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Veterinary Forum October 2009 (Vol 26, No 10)

Doctor to Doctor — Calming the complainers

by Ronald E. Whitford, DVM

    It may be difficult to acknowledge, but the concerns of unhappy clients need to be addressed immediately.

    If client expectations are not met, it is important to learn how to address concerns in a professional, straightforward manner. The goal is to resolve conflicts and work toward an outcome that is beneficial to your clinic, your clients and your patients.

    Clients can become upset for many reasons, such as:

    • Finances
    • Treatment complications
    • Dissatisfaction with the level of service
    • Time conflicts
    • Poor communication
    • Lack of satisfactory information

    Conflicts do not go away if they are ignored; they must be dealt with head-on. Because of this, it is crucial to immediately address problems to avoid losing existing or potential clients. Dealing immediately with unsatisfied clients helps you gain insights that can improve the practice, avoid recurrence of similar problems and increase the chances of timely payment for services rendered.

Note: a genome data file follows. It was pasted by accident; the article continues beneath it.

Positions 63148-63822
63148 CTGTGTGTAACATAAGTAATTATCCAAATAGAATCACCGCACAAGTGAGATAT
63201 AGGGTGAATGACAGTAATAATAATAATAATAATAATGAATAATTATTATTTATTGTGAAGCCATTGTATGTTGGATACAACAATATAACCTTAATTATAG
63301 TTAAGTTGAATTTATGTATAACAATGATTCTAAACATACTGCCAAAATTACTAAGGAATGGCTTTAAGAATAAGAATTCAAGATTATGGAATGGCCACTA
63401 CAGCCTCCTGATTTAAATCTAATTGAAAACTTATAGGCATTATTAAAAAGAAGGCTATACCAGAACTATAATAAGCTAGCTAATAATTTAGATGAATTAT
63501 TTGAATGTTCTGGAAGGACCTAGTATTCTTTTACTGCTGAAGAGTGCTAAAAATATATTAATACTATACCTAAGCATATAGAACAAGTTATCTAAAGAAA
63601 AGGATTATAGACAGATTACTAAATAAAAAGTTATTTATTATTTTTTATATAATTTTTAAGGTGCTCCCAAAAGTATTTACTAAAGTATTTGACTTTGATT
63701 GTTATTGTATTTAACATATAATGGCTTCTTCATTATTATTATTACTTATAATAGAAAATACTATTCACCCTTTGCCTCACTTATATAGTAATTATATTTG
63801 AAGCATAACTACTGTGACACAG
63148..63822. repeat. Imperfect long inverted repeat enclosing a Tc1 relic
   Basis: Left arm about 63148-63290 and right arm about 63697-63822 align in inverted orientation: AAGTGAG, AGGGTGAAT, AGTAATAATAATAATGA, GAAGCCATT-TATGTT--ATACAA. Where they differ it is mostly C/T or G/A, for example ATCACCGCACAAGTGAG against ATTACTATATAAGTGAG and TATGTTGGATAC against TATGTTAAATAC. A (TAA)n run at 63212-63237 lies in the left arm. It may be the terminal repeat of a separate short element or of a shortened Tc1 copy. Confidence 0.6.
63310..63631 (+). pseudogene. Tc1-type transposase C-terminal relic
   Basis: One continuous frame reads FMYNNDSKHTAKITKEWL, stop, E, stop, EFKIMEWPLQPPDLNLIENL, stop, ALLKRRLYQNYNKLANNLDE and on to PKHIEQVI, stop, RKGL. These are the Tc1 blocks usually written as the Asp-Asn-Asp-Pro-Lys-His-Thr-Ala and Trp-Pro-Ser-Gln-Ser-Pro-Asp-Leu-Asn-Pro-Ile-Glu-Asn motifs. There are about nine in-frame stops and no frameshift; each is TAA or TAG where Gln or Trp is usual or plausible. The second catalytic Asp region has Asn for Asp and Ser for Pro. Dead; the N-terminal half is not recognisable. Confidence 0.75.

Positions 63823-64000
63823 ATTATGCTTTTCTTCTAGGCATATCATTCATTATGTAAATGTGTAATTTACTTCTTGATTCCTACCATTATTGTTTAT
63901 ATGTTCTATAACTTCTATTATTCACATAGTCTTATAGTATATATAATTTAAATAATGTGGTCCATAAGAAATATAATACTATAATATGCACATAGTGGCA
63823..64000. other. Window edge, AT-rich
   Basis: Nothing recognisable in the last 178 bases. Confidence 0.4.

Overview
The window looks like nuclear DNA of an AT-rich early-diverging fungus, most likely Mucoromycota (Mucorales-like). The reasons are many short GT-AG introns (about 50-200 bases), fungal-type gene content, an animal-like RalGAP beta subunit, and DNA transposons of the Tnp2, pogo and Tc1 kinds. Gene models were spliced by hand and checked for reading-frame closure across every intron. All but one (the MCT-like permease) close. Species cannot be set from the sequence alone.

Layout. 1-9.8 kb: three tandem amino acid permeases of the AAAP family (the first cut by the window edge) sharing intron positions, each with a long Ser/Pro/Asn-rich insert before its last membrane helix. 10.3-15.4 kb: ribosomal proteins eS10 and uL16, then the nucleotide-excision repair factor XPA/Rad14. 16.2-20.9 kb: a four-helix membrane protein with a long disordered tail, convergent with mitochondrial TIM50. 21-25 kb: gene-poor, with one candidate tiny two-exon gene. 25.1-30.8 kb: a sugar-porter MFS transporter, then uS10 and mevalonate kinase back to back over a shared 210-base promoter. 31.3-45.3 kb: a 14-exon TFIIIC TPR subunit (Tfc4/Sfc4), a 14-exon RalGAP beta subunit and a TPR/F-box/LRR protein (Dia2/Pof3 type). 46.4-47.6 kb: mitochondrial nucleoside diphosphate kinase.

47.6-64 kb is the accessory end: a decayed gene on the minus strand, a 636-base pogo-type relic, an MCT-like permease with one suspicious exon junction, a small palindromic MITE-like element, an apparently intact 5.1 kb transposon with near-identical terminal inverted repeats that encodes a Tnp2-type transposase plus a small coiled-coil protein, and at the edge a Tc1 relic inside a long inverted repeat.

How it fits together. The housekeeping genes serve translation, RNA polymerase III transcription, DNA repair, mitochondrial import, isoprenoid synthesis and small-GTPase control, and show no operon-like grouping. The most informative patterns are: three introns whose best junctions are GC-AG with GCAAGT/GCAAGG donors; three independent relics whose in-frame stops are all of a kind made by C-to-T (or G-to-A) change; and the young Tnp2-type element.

The first step to conflict resolution is letting clients know that the practice team values their honest opinion. Make it easy for clients to complain by having your staff ask open-ended questions that give clients ample opportunity to be honest and explicit.

    Classifying angry clients also may be helpful in resolving problems. Sometimes, even-tempered clients may have justifiable reasons to complain or they may simply be having a tough day.

    These encounters may become confrontational, so your staff needs to develop skills that allow them to deal with uncomfortable situations and soothe dissatisfied clients.

    Clients who complain need to be:

    • Listened to and taken seriously
    • Reassured that attempts will be made to avoid future inconveniences
    • Treated with respect

    The first rule of dealing with a dissatisfied client is not to take his or her complaints personally. Although some of the angrier complainers may hurl personal insults, staff members must control their anger. It is usually hard for a complainer to be angry at someone who smiles and refuses to fight back.

    Above all, veterinarians have a responsibility to resolve the complainer's concerns, minimize potential embarrassment to other clients and minimize disruption in the practice.

    Clients who are upset usually calm down if they feel they are being taken seriously and someone is willing to understand and address their issues.

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